Ghostwriting for a Dog: Rain Rules

file000693141413-1Alex Terrgi here. I live in what humans call the Pacific Northwest, close to a city they call Seattle. It’s a good place for dogs. There are plenty of birds and squirrels to chase, and raccoon and porcupine poop to smell, as well as many other great smells.

The only thing I would change about where I live is the rainy season lasts a little too long. Maybe a lot too long. I don’t like doing my “bizness” in the rain. (Be honest, would you like it?) I don’t understand why I can’t do my bizness on the back porch underneath the overhang. And I don’t like it when my human wipes off my paws when I come in the house from outside, and I don’t like having to do my rain shake on the porch instead of inside, and I don’t like my human not letting me roll on the carpet to get all the wet off, and I don’t like my human making me sit far away from her until I dry off, because she says I smell like “wet dog.” (What did she expect?)

I guess it’s not really the rain I mind, it’s all the human rain rules that I object to. My human is lucky that I love her, or I might decide to run off to Arizona every November.

Haiku Friday: Shadows

Here’s my haiku for today, on the topic of “Shadows”:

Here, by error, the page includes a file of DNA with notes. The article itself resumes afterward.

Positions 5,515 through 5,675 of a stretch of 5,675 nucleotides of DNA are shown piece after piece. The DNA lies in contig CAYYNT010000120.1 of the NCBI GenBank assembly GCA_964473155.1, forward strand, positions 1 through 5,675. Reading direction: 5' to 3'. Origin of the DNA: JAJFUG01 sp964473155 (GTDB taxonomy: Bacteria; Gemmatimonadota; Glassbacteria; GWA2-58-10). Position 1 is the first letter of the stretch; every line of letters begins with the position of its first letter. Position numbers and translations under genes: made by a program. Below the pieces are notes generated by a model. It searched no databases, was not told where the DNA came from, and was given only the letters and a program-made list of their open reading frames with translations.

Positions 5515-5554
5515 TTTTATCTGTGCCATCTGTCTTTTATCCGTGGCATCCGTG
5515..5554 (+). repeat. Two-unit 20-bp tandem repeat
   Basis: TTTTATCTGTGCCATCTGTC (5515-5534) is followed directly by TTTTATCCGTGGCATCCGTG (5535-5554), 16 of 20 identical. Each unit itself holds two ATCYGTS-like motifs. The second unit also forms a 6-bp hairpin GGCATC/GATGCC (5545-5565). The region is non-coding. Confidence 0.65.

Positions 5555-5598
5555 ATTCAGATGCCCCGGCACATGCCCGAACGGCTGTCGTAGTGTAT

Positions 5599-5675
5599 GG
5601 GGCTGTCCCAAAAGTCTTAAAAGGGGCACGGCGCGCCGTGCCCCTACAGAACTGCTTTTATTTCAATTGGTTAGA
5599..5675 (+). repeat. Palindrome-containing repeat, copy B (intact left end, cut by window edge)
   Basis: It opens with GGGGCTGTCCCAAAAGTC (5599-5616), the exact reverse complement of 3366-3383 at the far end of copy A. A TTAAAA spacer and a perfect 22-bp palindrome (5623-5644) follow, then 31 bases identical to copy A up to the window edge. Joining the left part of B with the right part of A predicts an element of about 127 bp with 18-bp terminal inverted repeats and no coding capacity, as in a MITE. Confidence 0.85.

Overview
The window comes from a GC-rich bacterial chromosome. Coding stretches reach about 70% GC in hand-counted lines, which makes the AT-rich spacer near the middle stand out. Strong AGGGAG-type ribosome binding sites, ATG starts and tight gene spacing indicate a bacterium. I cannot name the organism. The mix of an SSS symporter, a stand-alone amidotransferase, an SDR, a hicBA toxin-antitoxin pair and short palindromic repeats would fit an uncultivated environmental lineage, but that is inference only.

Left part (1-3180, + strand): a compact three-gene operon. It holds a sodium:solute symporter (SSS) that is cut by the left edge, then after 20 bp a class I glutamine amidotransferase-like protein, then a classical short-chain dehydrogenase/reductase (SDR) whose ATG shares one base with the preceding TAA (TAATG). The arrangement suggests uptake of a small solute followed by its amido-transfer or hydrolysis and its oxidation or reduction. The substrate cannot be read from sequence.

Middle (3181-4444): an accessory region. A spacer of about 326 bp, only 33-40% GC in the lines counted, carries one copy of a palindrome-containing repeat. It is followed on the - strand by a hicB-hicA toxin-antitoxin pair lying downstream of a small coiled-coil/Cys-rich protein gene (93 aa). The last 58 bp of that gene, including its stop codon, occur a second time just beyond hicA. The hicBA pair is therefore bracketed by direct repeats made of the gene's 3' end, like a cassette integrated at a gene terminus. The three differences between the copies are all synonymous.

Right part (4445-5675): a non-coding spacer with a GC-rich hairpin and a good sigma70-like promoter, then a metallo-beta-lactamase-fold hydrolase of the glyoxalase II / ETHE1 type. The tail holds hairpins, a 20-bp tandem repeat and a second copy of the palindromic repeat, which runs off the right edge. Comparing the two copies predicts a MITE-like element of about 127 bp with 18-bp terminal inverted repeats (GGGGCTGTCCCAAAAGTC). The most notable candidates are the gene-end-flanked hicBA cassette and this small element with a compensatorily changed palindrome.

walk into the past
reach out to touch the shadows
lurking in the mist

It’s Haiku Friday again. For the past twenty years or so, it has been my practice to write one haiku every day. Every Friday I share a haiku here, about whatever topic I happen to choose. I invite you to write a haiku on this topic too, and share it with me and the readers of this blog. Just write it in the Comments below. The only rules are: 1) your haiku must be about the named topic; 2) you must follow the 5-7-5 syllable format; 3) no obscenities or hate (I will delete those). That’s it.

 

Compost: LTG Q&A

Question Marks And Man Showing Uncertain Or UnsureA feature of my online course “Learn to Ghost” is that after students complete the course, I’m available for consultations in which we can discuss subjects like any questions they may still have on the “business side” of ghostwriting. Or we can discuss ghostwriting assignments they may be quoting on, or those they have already obtained. I may offer suggestions for interview techniques or questions they might try, or suggestions on structure and organization that may fit their topic. Or I can just offer some extra encouragement.

Here’s a question I recently received: For a phone consultation with a prospective client, what goals do you set for the call?

Here’s my answer:

My personal goals are to find out: 1) what is the primary message they wish to convey; 2) why s/he thinks this message should be “out there”; and 3) who do they want to read the book?

I tend to identify most strongly with visionary/big dreamers/utopian thinkers who are passionate about something and want to share that passion, or people who want to “heal the world” or “save the whales” or “teach people how to survive a disaster” or some other big project, grandiose as it may sound. It’s been my experience that even hard-headed business types often have a passionate dream or goal that fuels them, and I want to know what that dream is. These are the kinds of people who can hook me – I want to help them get their story told and out to people who want/need to hear it. Most people’s passions/dreams are to do good.